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Declension in the Village of Chung Luong by Bruce Weigl

Declension in the Village of Chung Luong

     In Declension in the Village of Chung Luong, Bruce Weigl writes poems about everything that should not be written about in poetry, according to how-to guides for high school creative writing classes.  But he pulls it off magnificently.  He writes about war, its aftermath and death blatantly, but while elevating it to a poetic level.  Weigl does not sugar-coat his message or the events he describes (which would ultimately be a disservice to his topics).  War and the consequences of it should be talked about bluntly, even in poetry.   Weigl’s language is simple, with descriptions that are poetic but relatable.  A good example is in his poem “Whatever”; he describes a “woman’s ass” as a “sweet plum.”  Poetic, yet crass.  As a man in a foreign country, his description is also notably honest. 

     In my opinion, one of the best poems is “Le Filme.”  It perfectly captures what I admire most about his work: his simplicity, honesty and command of language.  The poem is as follows:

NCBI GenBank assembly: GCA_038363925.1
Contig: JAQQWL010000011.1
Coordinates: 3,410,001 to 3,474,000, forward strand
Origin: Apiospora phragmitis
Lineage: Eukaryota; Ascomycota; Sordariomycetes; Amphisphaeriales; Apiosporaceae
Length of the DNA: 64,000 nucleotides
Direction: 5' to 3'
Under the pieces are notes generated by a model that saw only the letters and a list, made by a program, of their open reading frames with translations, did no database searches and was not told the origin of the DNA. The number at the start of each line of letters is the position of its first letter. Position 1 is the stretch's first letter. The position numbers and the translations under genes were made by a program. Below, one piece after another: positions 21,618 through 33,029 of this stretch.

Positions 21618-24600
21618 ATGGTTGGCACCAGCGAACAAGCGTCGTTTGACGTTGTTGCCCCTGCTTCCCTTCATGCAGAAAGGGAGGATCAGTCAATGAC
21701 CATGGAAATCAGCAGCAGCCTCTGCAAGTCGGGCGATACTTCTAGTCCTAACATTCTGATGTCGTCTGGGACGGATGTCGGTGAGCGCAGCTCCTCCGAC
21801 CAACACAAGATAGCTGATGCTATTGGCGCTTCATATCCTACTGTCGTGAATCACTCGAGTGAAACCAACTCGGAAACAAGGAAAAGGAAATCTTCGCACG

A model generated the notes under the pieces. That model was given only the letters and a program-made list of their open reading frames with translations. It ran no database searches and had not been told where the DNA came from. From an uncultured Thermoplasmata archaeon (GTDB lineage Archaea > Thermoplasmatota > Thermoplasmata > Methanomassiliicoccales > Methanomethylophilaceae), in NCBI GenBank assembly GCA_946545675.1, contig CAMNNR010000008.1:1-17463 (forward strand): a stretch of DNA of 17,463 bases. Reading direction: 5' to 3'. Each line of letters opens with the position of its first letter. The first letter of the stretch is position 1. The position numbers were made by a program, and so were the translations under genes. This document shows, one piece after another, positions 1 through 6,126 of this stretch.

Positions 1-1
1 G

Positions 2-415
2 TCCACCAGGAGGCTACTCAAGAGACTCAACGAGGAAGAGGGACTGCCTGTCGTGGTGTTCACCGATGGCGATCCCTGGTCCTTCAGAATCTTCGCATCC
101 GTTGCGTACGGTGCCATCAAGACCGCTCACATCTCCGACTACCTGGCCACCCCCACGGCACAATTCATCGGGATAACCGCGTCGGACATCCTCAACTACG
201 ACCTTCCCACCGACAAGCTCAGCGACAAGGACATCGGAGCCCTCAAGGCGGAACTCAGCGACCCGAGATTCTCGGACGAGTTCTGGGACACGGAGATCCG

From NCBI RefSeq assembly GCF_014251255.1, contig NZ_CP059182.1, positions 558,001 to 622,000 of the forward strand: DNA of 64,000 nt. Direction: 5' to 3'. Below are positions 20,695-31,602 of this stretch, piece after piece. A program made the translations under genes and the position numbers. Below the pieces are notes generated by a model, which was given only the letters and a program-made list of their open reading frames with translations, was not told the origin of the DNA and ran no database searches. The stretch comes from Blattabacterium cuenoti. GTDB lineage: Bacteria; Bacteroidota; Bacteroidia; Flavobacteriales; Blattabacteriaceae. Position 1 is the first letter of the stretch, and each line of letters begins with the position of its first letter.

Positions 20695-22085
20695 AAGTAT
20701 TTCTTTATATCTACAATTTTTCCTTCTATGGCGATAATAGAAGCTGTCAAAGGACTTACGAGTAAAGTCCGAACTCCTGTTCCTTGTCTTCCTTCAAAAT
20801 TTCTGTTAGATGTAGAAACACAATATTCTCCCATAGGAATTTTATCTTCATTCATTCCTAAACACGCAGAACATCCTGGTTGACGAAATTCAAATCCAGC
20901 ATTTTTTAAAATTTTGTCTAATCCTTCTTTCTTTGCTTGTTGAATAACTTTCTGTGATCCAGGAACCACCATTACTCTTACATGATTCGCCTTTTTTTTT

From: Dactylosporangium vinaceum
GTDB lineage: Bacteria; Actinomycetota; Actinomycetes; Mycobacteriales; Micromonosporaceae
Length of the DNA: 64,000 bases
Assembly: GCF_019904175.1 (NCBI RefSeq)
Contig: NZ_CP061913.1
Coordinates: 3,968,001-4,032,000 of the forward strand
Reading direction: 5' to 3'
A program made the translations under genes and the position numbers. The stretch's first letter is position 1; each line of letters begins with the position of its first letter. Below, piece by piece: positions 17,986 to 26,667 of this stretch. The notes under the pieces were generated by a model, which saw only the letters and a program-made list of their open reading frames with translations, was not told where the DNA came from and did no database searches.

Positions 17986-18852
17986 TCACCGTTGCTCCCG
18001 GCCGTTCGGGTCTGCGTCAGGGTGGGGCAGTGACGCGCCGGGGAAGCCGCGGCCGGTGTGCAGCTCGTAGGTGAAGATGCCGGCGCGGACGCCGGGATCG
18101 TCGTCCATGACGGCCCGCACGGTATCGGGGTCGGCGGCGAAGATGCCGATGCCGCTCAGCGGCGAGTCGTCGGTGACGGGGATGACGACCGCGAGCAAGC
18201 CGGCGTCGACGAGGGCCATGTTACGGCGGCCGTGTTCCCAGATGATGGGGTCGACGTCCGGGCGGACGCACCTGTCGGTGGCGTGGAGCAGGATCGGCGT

Le Filme

     I hear the screams of children

blown to pieces by bombs

     guided precisely to a room

in the house next door

     where a “target” lived, or

didn’t; that kind of thing.

 

The deaths pile up

     as if on my shoulders;

this is no metaphor;

     The pile grows and grows.

We can’t keep up with the names anymore.

I am pulled inside the war. I am pulled inside the war.

     Nothing I can do

can stop even one fucking death; not one.

The film is black and white,

     and one day will be “lost.”

 

     Weigl’s language is painfully honest and it gives an emotional vulnerability and rawness to the poem.  Instead of tackling the huge issues of war overall, he speaks of an individual’s experience to connect to a larger meaning (the futility of war and the destruction that it brings). 

     I highly recommend the book, despite its dark subject matter, mostly because Weigl handles the topic brilliantly.